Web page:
Preparing for a Maze Surgery

The operation will usually be scheduled at a time that is best for you and your surgeon, except in urgent cases. As the date of your surgery gets closer, be sure to tell your surgeon and cardiologist about any changes in your health. If you have a cold or the flu, this can lead to infections that may affect your recovery. Be aware of fever, chills, coughing, or a runny nose. Tell the doctor if you have any of these symptoms.

Also, remind your cardiologist and surgeon about all of the medicines you are taking, especially any over-the-counter medicines like aspirin or those that might contain aspirin. You should make a list of the medicines and bring it with you to the hospital.

It is always best to get complete instructions from your cardiologist and surgeon about the procedure, but here are some basics you can expect as a Maze surgery patient.

Before Your Hospital Stay

Most patients are admitted to the hospital the day before surgery or, in some cases, on the morning of surgery. The night before surgery, you will be asked to bathe to reduce the amount of germs on your skin. After you are admitted to the hospital, the area to be operated on will be washed, scrubbed with antiseptic, and, if needed, shaved.

A medicine (anesthetic) will make you sleep during the operation. Because anesthesia is safest on an empty stomach, you will be asked not to eat or drink after midnight the night before surgery. If you do eat or drink anything after midnight, it is important that you tell your anesthesiologist and surgeon.

If you smoke, you should stop at least two weeks before your surgery. Smoking before surgery can lead to problems with blood clotting and breathing.

The Day of Your Surgery

Before surgery, you may have an electrocardiogram (ECG or EKG), blood tests, urine tests, and a chest X-ray to make sure you don't have any infections or changes in your health. You will be given a medication to help you relax before you are taken into the operating room.

You'll be attached to an electrocardiogram machine. This will monitor your heart's rhythm and electrical activity during the procedure. A needle connected to a small tube (an intravenous or IV line) will be inserted into a vein. This will be used to give you anesthesia before and during the operation.

When you are asleep, a tube will be inserted down your windpipe and connected to a respirator. This machine will take over your breathing during the operation. A second tube will be inserted through your nose, down your throat and into your stomach. This keeps liquid and air from collecting in your stomach and helps to assure that you don't wake up feeling sick and bloated. A thin tube called a catheter will be inserted into your bladder to collect any urine produced during the operation.

The cardiovascular surgeon leads the surgical team, which includes other assisting surgeons, an anesthesiologist, and surgical nurses. When the operation begins, the surgeon will make a cut (called an incision). This may be down the center of the chest or to the side depending on the technique used. If down the center, the breastbone is split so that surgeons can see the heart.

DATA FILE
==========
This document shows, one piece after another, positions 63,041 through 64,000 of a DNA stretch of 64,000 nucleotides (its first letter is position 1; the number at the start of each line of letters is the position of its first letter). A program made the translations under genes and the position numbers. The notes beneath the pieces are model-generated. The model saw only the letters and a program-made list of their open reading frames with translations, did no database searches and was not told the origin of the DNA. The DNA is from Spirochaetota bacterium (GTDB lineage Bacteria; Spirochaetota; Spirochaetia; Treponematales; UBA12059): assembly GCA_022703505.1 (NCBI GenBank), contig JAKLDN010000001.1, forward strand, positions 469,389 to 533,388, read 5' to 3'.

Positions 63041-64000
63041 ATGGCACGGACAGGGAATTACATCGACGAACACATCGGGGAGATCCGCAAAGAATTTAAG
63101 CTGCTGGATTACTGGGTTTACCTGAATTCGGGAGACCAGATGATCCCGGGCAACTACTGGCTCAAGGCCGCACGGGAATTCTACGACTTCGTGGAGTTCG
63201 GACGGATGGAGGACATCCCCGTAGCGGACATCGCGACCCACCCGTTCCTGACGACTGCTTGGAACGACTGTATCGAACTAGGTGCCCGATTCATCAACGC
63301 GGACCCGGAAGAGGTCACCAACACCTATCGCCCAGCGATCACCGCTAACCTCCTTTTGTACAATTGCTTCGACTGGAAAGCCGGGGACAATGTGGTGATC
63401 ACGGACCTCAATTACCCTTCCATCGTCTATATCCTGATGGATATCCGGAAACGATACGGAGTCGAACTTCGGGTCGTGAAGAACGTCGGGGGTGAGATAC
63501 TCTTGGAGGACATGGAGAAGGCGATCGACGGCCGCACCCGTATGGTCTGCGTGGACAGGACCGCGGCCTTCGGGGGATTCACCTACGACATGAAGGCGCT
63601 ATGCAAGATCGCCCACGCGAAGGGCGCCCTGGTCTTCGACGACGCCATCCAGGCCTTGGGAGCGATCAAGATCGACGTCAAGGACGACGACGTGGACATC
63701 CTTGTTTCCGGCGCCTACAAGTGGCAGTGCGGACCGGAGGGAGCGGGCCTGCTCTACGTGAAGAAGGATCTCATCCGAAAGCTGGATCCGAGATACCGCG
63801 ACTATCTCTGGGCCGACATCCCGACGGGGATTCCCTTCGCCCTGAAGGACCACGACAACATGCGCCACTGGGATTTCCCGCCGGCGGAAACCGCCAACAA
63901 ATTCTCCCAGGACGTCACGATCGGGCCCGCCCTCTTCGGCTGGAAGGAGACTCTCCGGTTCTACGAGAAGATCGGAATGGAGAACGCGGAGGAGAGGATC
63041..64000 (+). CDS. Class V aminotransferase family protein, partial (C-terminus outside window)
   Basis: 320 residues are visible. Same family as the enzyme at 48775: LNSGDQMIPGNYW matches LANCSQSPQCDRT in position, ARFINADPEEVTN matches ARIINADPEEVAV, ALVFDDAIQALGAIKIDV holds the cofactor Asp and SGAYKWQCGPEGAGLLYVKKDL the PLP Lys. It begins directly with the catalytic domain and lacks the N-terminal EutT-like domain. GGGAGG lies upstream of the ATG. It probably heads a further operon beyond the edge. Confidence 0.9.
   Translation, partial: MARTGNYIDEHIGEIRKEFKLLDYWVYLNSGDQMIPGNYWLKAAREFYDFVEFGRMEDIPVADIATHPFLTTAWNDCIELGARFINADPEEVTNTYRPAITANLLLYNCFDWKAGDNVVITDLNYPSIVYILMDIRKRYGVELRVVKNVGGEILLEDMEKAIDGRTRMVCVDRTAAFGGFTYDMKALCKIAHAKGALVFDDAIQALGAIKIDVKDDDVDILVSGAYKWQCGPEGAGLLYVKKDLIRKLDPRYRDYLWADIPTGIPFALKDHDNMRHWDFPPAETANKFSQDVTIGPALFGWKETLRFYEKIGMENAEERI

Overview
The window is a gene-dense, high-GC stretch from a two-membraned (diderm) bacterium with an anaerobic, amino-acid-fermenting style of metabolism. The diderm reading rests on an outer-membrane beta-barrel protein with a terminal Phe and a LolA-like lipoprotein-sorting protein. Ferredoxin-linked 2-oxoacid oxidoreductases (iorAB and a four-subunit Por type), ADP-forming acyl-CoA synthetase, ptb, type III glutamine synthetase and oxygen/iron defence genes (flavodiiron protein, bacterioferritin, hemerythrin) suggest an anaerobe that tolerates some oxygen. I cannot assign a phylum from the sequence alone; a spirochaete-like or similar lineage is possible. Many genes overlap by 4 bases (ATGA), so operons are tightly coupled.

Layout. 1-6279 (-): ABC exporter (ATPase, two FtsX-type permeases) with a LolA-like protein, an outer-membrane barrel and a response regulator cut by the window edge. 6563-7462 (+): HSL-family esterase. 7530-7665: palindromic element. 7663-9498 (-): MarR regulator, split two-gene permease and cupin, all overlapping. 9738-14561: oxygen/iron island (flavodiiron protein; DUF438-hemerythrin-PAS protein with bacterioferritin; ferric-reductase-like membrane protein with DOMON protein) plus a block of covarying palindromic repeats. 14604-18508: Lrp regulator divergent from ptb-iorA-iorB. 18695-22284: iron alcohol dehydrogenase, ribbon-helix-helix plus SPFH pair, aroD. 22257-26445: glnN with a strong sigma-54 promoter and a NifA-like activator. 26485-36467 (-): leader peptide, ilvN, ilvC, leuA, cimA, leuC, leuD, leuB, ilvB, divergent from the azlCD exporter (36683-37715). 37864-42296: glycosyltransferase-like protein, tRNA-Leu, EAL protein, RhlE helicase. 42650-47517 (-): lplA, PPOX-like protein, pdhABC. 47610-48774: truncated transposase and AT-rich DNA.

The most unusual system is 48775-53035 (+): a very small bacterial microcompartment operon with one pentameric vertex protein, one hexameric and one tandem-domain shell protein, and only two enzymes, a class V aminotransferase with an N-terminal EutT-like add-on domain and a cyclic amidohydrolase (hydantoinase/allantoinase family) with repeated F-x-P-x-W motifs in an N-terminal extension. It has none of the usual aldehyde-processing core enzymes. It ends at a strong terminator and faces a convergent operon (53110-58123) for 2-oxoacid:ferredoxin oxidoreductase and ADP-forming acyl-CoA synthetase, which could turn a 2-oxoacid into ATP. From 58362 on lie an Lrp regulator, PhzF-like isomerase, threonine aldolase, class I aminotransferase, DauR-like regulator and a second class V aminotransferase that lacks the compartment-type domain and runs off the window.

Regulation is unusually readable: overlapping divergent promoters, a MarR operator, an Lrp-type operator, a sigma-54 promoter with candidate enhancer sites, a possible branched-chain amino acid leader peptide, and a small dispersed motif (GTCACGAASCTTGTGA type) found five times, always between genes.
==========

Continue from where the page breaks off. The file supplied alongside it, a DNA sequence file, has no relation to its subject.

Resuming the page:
A heart-lung machine is used for maze surgery. A perfusion technologist or blood-flow specialist operates the machine. After you are hooked up to the heart-lung machine, your heart is stopped and cooled.

During the surgery, the surgeon makes a number of small incisions in both of the heart's upper chambers. To make the incisions, surgeons can use a sharp surgical knife called a scalpel, a cryoablation device that destroys tissue by freezing it, or a radiofrequency device that destroys tissue using radiofrequency energy (like microwave heat). Some surgeons use both techniques to make the incisions. The incisions are made in a pattern, like a maze, that will direct the heart's electrical impulses straight to the heart's lower chambers. Maze surgery works because after the heart heals, scar tissue forms. Scar tissue cannot carry (conduct) electrical impulses, so the scar tissue that forms around the incisions keeps the electrical impulses on course.

Once surgeons have finished the surgery, your heart is started again and you are taken off of the heart-lung machine. The surgery takes about three hours.

If you have other heart problems such as coronary artery disease or valve diseases as well as atrial fibrillation, other surgeries can be done at the same time as the maze surgery to correct them. Some patients may also receive a pacemaker during the surgery.

Recovering from Maze Surgery

You will probably spend one to two days in the Intensive Care Unit and another three to five days in the hospital recovering from the surgery. During this time you will be given medicines called diuretics. These drugs help control any fluid buildup after surgery. You may also need to take aspirin for the first six weeks after surgery to stop any blood clots from forming.

Life after Your Maze Surgery

It usually takes about two months to recover from maze surgery. You may have some pain where your chest was opened, and you may feel more tired than usual. You should be able to go back to work in about three months. Most patients are fully recovered within six months of surgery.